[webkit-dev] Testing feature suggestion: animation/interaction pixel-results "on the fly"

noam.rosenthal at nokia.com noam.rosenthal at nokia.com
Sat Feb 9 08:44:23 PST 2013

Since people seem to agree that this is a good problem to solve, I've created a bug for it: https://bugs.webkit.org/show_bug.cgi?id=109356
I can't promise to fix it myself right this moment as I'm spread a bit too thin, but if someone wants to help or pick it up before I get to it please feel free :)

From: ext Benjamin Poulain <benjamin at webkit.org<mailto:benjamin at webkit.org>>
Date: Saturday, February 9, 2013 10:57 AM
To: Noam Rosenthal <noam.rosenthal at nokia.com<mailto:noam.rosenthal at nokia.com>>
Cc: "rniwa at webkit.org<mailto:rniwa at webkit.org>" <rniwa at webkit.org<mailto:rniwa at webkit.org>>, "webkit-dev at lists.webkit.org<mailto:webkit-dev at lists.webkit.org>" <webkit-dev at lists.webkit.org<mailto:webkit-dev at lists.webkit.org>>
Subject: Re: [webkit-dev] Testing feature suggestion: animation/interaction pixel-results "on the fly"

On Sat, Feb 9, 2013 at 1:24 AM, <noam.rosenthal at nokia.com<mailto:noam.rosenthal at nokia.com>> wrote:
I did not say they cannot be tested with the two methods suggested :) It's more  about a preference to move some of those decisions from the test infrastructure to the test itself, but potentially those bugs could be tested in either way.
Examples for bugs I've encountered/reviewed and can use better in-motion testing (note that those are specific to Qt/EFL, but I'm sure there are tons of bugs like this that come up for Apple/Google as well)

Controlling the clock and programmatically sampling the end result would definitely make those more testable, but of course any progress in this area would be beneficial and my preference to a canvas-based API is more of an opinion.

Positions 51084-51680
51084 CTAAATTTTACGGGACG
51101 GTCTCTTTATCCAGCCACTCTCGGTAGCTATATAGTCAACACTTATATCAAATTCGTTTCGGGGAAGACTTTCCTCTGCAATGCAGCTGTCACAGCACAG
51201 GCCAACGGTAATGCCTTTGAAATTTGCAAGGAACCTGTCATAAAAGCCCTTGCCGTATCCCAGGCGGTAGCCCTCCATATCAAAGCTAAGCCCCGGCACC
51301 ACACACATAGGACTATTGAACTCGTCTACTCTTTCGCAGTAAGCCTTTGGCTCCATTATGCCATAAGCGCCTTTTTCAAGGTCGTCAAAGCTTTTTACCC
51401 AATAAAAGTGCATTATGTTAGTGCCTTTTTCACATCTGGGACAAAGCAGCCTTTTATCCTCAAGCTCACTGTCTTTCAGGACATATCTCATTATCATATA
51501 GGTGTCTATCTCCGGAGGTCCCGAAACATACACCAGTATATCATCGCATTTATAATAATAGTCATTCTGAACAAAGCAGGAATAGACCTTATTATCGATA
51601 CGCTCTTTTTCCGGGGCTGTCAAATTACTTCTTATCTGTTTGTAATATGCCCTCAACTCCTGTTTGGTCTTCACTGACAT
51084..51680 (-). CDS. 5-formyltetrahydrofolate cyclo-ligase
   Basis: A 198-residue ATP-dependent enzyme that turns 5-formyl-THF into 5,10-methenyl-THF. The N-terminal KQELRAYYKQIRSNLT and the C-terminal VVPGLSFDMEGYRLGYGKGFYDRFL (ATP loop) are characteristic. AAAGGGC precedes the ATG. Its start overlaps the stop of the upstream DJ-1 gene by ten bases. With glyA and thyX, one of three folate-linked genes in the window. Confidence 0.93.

To explain my concerns:
Sometime, I look at a failing test, and think: "what the f**k is this supposed to test?". Then I have to dig a ton of logs, and finally read the change to understand a the single JS statement in the whole script that make the test useful.

This is the situation I am afraid with a solution where pixels would be evaluated from JavaScript. You can test, but you lack visibility why something is correct or incorrect. Text tests, ref-tests and pixel tests have a great readability, you can quickly evaluate their correctness. This is important in my opinion, I don't think we want more opaque output like the RenderTree dump.

I am not against your plan if the readability of the tests can be good. I'd be happy to review patches toward testing dynamic changes in webpages.

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